On August 23, 2014, Wendy was officially diagnosed with MS. After the news, she remembers she immediately started crying.

“I felt overwhelmed,” she remembers, “I didn’t know a lot about it. It was very distressing and scary.”

Unfortunately, she says, her doctors didn’t really help her better understand MS and what a diagnosis could mean. As a result, she had no idea if the numbness she was experiencing would be permanent, whether she should stop working, or what day-to-day life would look like in the future.

“I didn’t know what questions to ask,” she says.

Even after she was released from the hospital, Wendy went through a lot of pain for months.

“I couldn’t sit up for more than 15 minutes at a time without being in a lot of pain and just feeling really weak,” she says. “That lasted for several months. It was several months before I could actually be up, and then I used a wheelchair for a while.”

She was also afraid to do much research on her own because her doctors had cautioned her that there was a lot of misinformation about MS on the internet.

“So I was actually a little afraid of looking anything up to find out,” Wendy says. As a result, she had no idea what to expect of her recovery. She wasn’t sure if and when she should go back to work, or when she should go to the MS clinic for physical and occupational therapy.

“There were lots of ups and downs that were really emotionally very difficult and scary that likely didn’t have to be,” she says.

It wasn’t until Wendy found the MS Healthline peer-support community that she connected with other people who also had MS.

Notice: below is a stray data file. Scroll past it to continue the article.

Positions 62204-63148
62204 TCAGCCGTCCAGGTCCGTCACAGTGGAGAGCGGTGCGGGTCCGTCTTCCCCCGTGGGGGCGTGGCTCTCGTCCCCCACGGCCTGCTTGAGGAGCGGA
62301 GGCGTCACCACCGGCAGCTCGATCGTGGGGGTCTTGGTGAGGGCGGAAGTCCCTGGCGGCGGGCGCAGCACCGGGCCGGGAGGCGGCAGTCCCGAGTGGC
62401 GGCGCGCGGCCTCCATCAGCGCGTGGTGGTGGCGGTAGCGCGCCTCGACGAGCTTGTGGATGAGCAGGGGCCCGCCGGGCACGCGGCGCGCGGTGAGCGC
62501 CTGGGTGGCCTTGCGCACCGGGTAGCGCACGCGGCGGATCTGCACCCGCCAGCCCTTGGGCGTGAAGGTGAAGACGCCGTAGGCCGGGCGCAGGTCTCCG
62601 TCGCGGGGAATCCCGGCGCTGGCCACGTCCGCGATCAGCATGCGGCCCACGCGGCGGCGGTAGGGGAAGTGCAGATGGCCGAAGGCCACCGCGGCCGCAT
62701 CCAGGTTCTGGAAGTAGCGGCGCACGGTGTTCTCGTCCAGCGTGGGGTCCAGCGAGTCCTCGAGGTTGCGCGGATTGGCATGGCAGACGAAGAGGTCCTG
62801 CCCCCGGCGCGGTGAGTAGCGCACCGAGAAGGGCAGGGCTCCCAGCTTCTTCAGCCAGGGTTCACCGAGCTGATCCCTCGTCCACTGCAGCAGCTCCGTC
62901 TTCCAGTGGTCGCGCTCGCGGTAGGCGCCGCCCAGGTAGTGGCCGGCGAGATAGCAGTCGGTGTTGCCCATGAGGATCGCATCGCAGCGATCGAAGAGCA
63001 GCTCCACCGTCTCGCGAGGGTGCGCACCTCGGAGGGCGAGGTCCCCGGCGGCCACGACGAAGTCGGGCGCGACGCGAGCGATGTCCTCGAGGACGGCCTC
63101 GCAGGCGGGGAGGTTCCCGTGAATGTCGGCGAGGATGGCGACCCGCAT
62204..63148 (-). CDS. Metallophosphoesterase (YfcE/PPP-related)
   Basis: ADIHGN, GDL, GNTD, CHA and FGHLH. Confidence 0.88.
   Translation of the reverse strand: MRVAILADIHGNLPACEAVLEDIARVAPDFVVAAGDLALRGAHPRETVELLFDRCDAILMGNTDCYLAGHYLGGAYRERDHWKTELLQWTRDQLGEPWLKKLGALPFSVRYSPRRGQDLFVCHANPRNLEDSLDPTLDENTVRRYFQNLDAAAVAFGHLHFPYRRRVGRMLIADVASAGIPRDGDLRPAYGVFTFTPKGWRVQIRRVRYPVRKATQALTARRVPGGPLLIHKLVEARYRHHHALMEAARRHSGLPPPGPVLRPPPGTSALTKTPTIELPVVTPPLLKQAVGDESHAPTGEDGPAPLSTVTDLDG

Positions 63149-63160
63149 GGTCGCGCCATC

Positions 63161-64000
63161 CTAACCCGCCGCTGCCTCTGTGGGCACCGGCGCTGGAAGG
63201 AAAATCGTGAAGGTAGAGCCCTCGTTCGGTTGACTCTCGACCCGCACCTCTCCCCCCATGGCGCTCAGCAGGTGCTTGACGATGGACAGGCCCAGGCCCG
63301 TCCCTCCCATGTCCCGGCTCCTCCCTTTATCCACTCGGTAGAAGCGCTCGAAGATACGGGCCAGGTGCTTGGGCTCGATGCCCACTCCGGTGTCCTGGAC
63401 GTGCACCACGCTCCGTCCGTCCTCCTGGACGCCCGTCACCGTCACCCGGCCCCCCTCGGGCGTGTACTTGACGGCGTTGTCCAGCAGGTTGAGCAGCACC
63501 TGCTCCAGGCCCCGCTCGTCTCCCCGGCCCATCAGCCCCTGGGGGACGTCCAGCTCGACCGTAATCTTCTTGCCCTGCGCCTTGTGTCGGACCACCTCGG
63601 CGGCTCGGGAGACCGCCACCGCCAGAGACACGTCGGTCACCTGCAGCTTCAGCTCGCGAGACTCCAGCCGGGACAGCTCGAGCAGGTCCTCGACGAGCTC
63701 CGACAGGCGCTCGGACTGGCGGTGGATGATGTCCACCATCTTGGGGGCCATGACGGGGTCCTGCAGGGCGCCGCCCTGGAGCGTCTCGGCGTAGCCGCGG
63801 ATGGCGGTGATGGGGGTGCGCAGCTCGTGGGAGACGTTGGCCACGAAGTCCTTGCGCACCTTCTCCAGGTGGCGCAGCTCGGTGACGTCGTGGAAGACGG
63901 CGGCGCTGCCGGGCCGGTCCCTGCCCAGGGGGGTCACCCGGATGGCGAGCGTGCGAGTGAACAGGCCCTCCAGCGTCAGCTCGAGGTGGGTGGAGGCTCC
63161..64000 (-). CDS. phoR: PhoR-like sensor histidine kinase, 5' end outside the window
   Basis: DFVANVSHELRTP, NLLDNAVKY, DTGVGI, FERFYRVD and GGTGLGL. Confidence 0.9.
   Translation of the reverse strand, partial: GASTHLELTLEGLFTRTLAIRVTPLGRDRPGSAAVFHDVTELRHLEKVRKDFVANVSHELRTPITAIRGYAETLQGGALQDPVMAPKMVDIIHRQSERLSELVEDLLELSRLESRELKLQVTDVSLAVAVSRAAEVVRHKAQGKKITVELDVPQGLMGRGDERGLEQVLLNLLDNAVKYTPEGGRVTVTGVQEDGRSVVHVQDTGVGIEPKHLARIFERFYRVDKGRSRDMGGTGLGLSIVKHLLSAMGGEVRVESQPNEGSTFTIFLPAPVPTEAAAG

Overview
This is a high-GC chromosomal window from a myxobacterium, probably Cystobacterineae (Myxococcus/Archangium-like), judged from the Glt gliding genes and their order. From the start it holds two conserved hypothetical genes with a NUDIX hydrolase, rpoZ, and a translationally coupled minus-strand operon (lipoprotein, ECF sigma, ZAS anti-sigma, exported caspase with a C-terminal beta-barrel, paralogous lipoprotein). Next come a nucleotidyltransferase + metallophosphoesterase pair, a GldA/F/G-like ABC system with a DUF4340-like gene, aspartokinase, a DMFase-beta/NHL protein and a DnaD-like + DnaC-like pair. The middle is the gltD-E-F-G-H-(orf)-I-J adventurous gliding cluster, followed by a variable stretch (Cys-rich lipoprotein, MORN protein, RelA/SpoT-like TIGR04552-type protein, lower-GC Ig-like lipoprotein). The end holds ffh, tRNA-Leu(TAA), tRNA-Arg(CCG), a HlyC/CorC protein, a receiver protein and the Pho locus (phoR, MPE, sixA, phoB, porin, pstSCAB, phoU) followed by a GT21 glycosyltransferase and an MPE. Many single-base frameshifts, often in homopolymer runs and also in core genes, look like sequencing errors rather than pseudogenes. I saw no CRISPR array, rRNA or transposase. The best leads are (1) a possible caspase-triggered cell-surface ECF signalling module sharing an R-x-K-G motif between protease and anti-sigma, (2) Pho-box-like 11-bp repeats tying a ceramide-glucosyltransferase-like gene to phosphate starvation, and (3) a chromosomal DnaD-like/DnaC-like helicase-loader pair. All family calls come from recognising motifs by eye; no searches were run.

“That was really nice,” she says. “It was so nice to just have other people who understood, who you could share with.”

Suddenly, there were people to ask questions to and share tips or holistic treatments with. Not everything works for everyone, of course, but just being able to talk and share experiences went a long way in making her diagnosis less scary.

Over time, she tried to do the same and encouraged others that were new to their diagnosis to join. Eventually, she took on a volunteer role as a community ambassador, allowing her to offer the support to others that she wishes she had after her diagnosis.

“I just really love to help people,” she says. “I love to cheer and encourage people wherever they are.”

She tries to help people find support and positive things that bring them joy — because that’s what helped her the most.

“I can still have a good life,” Wendy says. “We still have choices and decisions that we can make about how we contribute to the world around us and our own families, and I think that’s what gives purpose and joy to people.”

There’s no reason to go through an MS diagnosis or long-term journey alone. MS Healthline is a free and supportive community where you can join a group and participate in live discussions, get matched with community members for a chance to make new friends — and maybe even help others along the way.


Simone M. Scully is a writer who loves writing about all things health and science. Find Simone on her website, Facebook, and Twitter.